Knowing your individual learning style is really important, as we all process information differently; your learning style is often consistent throughout your life, and once you know how you learn best you can adapt your revision techniques accordingly. For example, though I often forget to fully utilise my learning style in a way that most benefits me, I know that I am a visual learner, specifically I find it easiest to learn when I associate information with images and colours.
Of course, not everyone learns in the same way. There are several different types of learning styles, which can be broken down into four main categories: Visual learners, like myself, who prefer using images, colours, graphs, and other visual media; Auditory learners prefer to learn through sound and music (those rare and lucky people who are able to fully pay attention in lectures); Verbal/linguistic learners retain information best through both speech and writing; and Physical (kinaesthetic) learners, who learn best with a hands on approach, and being able to physically interact with stimuli to gather information. If you don’t already know what type of learner you are, there are several different quizzes you can take online to find out (one of which you can access here).
Once you know your learning style, you can then adapt how you revise. So here are my suggestions of what might work for you, depending on what type of learner you are:
I have often found, when faced with large amounts of text to remember, that a good first step is to go through the information and highlight the most important information (such as the key facts and terms). Once the information has been reduced, I often separate it into small chunks of text and create flash cards. I then find or create an image to go alongside each flash card, so that when the image comes to mind, I will recall the associated information. Other useful learning methods include mind maps, story boards, watching video tutorials- the more creative the better, as it will make the information more memorable. For example, those who studied psychology at A-Level may be familiar with Duck and Rollie’s Relationship Breakdown Model- the only reason that this particular theory stuck with me is because of a story board I created to remember the different stages of the model, with Duck and Rollie as animal characters.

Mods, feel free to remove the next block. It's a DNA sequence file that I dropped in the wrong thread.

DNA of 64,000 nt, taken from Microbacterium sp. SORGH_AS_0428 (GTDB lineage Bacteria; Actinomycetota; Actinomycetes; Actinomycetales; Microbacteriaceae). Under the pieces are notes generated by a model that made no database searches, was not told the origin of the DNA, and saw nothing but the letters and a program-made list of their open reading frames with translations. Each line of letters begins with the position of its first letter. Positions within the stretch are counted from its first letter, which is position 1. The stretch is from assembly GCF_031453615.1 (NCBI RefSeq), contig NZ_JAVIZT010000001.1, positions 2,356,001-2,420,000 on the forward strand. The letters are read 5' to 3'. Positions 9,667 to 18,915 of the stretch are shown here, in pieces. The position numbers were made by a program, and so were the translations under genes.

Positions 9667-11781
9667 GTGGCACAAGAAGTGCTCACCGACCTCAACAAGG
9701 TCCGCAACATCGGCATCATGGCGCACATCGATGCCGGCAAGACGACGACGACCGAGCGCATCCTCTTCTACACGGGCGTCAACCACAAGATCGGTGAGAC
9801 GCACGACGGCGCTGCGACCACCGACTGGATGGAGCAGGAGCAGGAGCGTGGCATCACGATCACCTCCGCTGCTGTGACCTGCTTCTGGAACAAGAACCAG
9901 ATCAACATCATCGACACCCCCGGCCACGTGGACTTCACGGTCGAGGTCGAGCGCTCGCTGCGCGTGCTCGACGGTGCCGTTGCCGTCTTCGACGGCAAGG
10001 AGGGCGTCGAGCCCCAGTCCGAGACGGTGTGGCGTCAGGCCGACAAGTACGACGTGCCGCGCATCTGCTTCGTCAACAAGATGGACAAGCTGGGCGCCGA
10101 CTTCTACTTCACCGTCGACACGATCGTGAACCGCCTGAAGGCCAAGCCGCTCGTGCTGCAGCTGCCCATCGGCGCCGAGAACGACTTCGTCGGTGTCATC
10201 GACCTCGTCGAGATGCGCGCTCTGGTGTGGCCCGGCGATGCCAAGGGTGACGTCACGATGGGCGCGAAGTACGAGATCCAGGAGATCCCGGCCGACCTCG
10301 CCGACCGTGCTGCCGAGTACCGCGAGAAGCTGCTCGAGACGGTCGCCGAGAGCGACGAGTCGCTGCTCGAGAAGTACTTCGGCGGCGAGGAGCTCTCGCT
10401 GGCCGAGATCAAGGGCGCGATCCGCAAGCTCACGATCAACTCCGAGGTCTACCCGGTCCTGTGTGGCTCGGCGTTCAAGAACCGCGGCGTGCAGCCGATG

Auditory and Verbal Learners
Oh how I envy you guys! You have the great fortune of actually being able to remember text and speech, and you have a completely legitimate reason to talk to yourself-it will actually help you learn! Of course, while you process language effectively, that doesn’t mean that you can just learn page after page of text off by heart with no effort at all; using methods such as using rhymes and adding rhythm to spoken words will aid you in remembering. Listening to recordings of your own voice speaking the information will also help, especially as you can put emphasis on key words by altering your pitch and pace. For linguists who prefer the written word, writing and rewriting notes in your own hand will help, and the use of mnemonics may also be useful for remembering lists of information. It is still important to break down the information into smaller chunks (bullet points will help) and a little colour never hurt anyone!
If you are a kinaesthetic learner, you may feel like you’ve gotten a raw deal in terms of learning information, because it is not as easy to physically represent facts and figures in a tangible way; but I promise you, it is not impossible, you might just have to do a little out of the box thinking. As a kinaesthetic learner, you may actually find that working with others will make learning information easier, because discussion is an active form of auditory learning! Flashcards on their own may not seem like a physical method of learning, but you can be creative and turn matching up information on different cards into a game, which will make it a lot easier to remember for you (though possibly a little more time consuming). While visual learners can find doodling useful because of the association between the picture and the information, as a physical learner you may find that actively doodling while studying actually helps you to concentrate- so don’t feel bad if your notes are covered in pictures! And most importantly, we all need to take breaks while studying, but this is more important for kinaesthetic learners than anyone else, so make sure you break down your studying into small and more manageable chunks!
I hope you all find your own personal learning style, and that it helps you make the hard task of revising that little bit less difficult! Good luck with exams everyone!